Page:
The treatment of high-grade gliomas (HGGs) remains a challenge for modern therapy. The prognosis for these patients has been poor. The median patient survival after diagnosis has been ∼1 year with surgery and/or radiotherapy and temozolomide.1 The need for a histological diagnosis of tumor tissue in each case and the importance of decompression in symptomatic patients are well established, and extensive surgical resection has been shown to significantly prolong survival. Several factors play a role in the prognosis of patients with HGG, including age, performance status using the Karnofsky performance scale, and the extent of resection.2, 3 At present, the standard therapy for HHG consists of maximal surgical resection of the tumor, followed by radiotherapy 2–4 weeks postoperatively and then by chemotherapy.1 Minimally invasive techniques are becoming the dominant trend in neurosurgical oncology, and the use of electrophysiological monitoring even during awake surgery has improved the clinical outcomes of these patients. Temozolomide has been shown to improve overall survival and progression-free survival when given concurrently with RT in patients with newly diagnosed HGG.3 However, 1 of the major obstacles to effective chemotherapy for brain tumors is the blood–brain barrier (BBB), which hinders the penetration of most therapeutic compounds into the central nervous system. Accordingly, the current research has been aimed at the BBB opening for drug delivery because complete tumor ablation has remained extremely challenging. In addition, patients...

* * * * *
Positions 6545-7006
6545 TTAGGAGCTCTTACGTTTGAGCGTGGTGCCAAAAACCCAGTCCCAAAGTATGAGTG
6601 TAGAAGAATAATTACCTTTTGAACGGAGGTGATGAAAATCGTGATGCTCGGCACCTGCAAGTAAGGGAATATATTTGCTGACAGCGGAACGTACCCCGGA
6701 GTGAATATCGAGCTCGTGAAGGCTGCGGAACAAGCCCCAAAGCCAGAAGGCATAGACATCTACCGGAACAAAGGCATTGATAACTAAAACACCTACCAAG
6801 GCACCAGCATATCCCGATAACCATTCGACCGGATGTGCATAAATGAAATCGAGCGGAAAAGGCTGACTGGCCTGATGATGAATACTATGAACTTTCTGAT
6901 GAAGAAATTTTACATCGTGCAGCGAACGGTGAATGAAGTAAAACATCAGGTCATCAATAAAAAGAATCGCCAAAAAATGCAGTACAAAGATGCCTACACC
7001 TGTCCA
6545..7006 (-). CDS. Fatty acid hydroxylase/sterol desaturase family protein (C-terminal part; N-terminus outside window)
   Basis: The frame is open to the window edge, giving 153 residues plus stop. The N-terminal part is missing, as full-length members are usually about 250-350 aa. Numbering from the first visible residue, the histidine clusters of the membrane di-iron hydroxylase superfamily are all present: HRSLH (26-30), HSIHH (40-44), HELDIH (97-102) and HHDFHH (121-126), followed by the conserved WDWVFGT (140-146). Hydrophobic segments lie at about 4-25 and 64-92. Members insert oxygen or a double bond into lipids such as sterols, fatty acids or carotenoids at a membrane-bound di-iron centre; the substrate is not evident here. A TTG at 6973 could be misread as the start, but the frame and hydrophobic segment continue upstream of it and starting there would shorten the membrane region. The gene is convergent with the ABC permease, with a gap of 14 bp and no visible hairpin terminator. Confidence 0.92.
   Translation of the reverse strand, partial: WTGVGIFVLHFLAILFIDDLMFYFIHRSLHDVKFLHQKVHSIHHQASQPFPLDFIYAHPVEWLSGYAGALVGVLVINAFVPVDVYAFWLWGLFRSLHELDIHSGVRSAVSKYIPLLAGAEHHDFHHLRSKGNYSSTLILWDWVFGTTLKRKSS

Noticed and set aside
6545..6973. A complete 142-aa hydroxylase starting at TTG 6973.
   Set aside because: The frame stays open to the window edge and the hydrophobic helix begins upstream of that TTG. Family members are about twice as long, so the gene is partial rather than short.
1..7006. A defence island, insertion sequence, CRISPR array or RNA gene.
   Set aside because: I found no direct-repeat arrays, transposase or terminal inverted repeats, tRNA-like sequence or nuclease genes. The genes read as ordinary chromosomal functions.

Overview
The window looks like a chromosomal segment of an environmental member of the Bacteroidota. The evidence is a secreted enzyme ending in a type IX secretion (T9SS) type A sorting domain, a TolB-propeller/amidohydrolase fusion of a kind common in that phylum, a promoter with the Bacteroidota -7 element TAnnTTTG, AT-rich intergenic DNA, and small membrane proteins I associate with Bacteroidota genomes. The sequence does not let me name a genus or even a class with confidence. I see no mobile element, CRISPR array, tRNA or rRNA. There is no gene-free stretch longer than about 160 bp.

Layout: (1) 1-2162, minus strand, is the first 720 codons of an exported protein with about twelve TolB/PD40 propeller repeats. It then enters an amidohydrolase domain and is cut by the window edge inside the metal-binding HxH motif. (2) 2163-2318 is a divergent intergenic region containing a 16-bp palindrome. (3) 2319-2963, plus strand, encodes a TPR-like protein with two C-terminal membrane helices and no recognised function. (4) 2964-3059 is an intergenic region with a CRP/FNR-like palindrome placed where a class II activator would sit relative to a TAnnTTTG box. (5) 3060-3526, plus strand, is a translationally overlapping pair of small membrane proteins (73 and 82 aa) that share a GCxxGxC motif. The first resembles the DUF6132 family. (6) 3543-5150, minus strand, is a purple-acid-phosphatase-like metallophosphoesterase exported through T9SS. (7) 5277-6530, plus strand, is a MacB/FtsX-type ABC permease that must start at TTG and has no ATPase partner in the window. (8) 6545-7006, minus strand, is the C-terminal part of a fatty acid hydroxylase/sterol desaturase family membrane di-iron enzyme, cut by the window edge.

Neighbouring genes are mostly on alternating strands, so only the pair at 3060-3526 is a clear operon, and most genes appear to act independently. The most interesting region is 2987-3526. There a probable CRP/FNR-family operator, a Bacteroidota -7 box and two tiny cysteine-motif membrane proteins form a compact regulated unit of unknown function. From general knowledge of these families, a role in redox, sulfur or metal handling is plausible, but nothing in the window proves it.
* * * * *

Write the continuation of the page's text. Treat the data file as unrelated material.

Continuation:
|Number of pages||3|
|Publication status||Published - 2018|
All Science Journal Classification (ASJC) codes
- Clinical Neurology